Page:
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Tummy Time Tips from a Newborn Care Specialist

Magdalena "Magda" Nicholson is a Newborn Care Specialist and Pediatric Sleep Coach based in Colorado. Her business Cradle & Crescent was born from passion and love. She has dedicated her life to support parents during a new chapter of their lives, be a safe space for babies during the night, and advocating for their safety and developmentally appropriate needs. Magda came to the US as an Au Pair and realized she had a passion and talent for taking care of newborn babies.

Magda partners with many different providers in the Denver metro area. These include Lactation Consultants, Pediatric Physical Therapists, local baby shops, and local baby gear brands. She wants to make sure she can recommend the best from the best and can guide you in the right direction with your new baby.
Newborn care specialist, Magda Nicholson

Did you ever bring a baby home and were amazed at how perfect they are? They slept, more or less, ate and looked adorable, correct? With each day that passes they can stay awake a little bit more and then what? You were expected to offer age-appropriate activities and sensory experiences. But how does it look, how much and when is the perfect time for it?


Why is tummy time important?

Tummy time helps your baby develop neck, shoulder, back, and chest muscles. Those muscles are crucial to so many milestones your baby will be expected to reach in the future.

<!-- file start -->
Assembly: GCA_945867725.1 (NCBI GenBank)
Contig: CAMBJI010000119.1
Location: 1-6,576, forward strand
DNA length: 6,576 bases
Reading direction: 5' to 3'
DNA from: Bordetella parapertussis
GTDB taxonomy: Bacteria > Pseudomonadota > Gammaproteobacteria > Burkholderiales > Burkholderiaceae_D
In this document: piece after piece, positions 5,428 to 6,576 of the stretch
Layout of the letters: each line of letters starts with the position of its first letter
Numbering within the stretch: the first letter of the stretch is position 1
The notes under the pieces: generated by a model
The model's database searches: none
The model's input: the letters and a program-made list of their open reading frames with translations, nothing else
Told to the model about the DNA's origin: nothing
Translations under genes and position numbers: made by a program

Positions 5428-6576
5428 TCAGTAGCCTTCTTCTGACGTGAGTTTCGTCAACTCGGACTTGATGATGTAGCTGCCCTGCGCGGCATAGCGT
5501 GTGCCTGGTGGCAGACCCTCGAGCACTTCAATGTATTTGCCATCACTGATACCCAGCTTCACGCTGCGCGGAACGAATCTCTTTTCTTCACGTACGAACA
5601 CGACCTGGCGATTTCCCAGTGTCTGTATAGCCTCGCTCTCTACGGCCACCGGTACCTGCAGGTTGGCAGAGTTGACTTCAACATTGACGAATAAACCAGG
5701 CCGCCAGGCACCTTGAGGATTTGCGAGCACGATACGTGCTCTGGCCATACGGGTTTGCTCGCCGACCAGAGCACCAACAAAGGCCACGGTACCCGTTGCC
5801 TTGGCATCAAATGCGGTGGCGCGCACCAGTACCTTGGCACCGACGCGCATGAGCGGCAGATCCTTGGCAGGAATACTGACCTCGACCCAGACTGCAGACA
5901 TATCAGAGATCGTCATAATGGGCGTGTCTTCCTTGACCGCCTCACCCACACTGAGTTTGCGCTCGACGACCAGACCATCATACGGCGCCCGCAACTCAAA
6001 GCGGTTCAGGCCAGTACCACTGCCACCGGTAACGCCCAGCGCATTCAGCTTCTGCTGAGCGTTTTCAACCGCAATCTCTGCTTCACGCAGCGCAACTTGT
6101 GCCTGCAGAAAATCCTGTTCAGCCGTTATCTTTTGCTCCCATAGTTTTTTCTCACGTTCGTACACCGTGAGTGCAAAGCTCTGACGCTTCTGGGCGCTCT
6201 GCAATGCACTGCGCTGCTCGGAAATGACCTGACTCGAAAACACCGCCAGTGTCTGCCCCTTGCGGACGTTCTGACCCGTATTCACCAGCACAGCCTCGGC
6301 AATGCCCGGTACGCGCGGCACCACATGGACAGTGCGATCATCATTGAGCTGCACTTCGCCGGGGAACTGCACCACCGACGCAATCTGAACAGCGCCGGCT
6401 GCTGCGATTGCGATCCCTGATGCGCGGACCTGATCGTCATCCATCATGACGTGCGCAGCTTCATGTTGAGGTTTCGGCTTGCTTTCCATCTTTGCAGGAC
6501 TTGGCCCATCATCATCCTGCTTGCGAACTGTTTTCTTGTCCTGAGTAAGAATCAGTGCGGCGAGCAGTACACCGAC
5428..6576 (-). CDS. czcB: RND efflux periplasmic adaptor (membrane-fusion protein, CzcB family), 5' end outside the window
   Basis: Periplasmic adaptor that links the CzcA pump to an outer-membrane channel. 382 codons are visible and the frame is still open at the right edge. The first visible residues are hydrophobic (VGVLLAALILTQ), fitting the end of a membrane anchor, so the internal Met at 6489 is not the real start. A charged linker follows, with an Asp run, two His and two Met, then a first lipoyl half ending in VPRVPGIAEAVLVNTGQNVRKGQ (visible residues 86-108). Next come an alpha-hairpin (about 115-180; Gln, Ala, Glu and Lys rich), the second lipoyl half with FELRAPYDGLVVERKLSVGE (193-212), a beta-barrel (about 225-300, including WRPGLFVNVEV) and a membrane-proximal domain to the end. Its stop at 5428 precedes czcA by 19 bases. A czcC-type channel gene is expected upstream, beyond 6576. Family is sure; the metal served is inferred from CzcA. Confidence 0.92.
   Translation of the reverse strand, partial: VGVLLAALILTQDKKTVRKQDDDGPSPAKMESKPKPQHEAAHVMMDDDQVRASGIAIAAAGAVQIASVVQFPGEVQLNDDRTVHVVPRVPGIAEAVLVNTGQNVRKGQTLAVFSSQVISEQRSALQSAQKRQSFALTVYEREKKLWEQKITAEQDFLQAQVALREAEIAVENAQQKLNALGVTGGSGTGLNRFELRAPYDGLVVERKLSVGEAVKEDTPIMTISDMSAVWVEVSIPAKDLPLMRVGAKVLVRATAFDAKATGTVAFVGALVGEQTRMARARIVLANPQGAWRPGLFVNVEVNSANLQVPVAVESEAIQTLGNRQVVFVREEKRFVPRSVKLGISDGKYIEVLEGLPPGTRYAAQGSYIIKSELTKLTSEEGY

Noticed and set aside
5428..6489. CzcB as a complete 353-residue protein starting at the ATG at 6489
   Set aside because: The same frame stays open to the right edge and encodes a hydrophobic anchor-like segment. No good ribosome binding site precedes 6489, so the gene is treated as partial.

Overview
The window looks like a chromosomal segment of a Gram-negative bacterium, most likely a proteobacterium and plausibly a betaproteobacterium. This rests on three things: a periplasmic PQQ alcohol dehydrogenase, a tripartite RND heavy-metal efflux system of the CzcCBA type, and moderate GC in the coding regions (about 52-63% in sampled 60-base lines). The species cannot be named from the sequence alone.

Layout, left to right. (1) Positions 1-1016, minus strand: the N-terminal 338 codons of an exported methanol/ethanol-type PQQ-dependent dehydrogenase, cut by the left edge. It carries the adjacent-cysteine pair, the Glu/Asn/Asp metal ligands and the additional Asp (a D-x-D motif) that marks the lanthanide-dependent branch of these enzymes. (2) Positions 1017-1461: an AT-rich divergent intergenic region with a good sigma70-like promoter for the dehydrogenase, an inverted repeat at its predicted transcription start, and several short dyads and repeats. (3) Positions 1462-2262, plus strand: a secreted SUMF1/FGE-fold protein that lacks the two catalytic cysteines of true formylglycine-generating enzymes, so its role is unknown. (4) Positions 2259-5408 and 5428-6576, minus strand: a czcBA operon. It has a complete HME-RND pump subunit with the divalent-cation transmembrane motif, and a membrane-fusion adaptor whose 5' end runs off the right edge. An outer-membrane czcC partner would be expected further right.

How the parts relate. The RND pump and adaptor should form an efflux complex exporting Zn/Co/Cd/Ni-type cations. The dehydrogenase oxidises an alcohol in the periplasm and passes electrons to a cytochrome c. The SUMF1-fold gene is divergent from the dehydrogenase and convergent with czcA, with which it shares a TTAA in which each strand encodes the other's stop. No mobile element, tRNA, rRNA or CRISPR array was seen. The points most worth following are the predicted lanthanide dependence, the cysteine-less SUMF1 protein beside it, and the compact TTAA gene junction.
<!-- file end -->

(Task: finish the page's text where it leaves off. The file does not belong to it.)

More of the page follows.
A few of the big ones are: rolling over, sitting up, standing, and more.
Most of your tummy time will be on the carpet or play mat on the floor. Starting at a young age, you can use high contrast cards, books, and toys as babies' eyesight isn't fully developed. From that point, you can follow your children's interests and slowly add different varieties of toys like rattles, balls, blocks, rings. I would recommend looking for multi-use toys which can grow with your baby.


How much tummy time should we offer our babies?

With the age of your baby, the number of repetitions may not change too much compared to the duration of each playtime, but the general idea of tummy time will stay the same. 

  • Newborns - it will be around 3-5 times a day for 2-3 minutes
  • Babies 3+ months - it still maybe 3-5 times a day, depending on the family schedule and other baby activities - but it will last anywhere from 5 minutes to 45 minutes or even an hour depending on their mood, interest, and other needs. 
  • Babies who can sit up - tummy time may not be interested anymore but tummy time is still beneficial to them as it is an important foundation for development. 

Is there a perfect time to offer tummy time?

The answer is simple: yes and no. It all depends on your baby and family routine. Morning is a great time, after they have had a nice night's sleep and may be able to tolerate more. Any time after a nap will work well as the baby won't be on the edge of being tired. Another thing to keep in mind is to wait for a little after we feed them as pressure on their stomach may cause them to spit up.

In the end, I want to add that yes, some babies don't like tummy time and, it can be due to different reasons. Some may be medical and some be due to tension in their muscles like torticollis or negative association developed over time. Please consult your doctor, find a pediatric physical therapist to get your child evaluated, and keep it low stress and enjoyable for everyone.

So here we are! Now you are an expert on your baby tummy time! Enjoy.

Follow Magda on Instagram for more great tips for your newborn and baby @cradleandcrescent or visit her website to learn all about her services.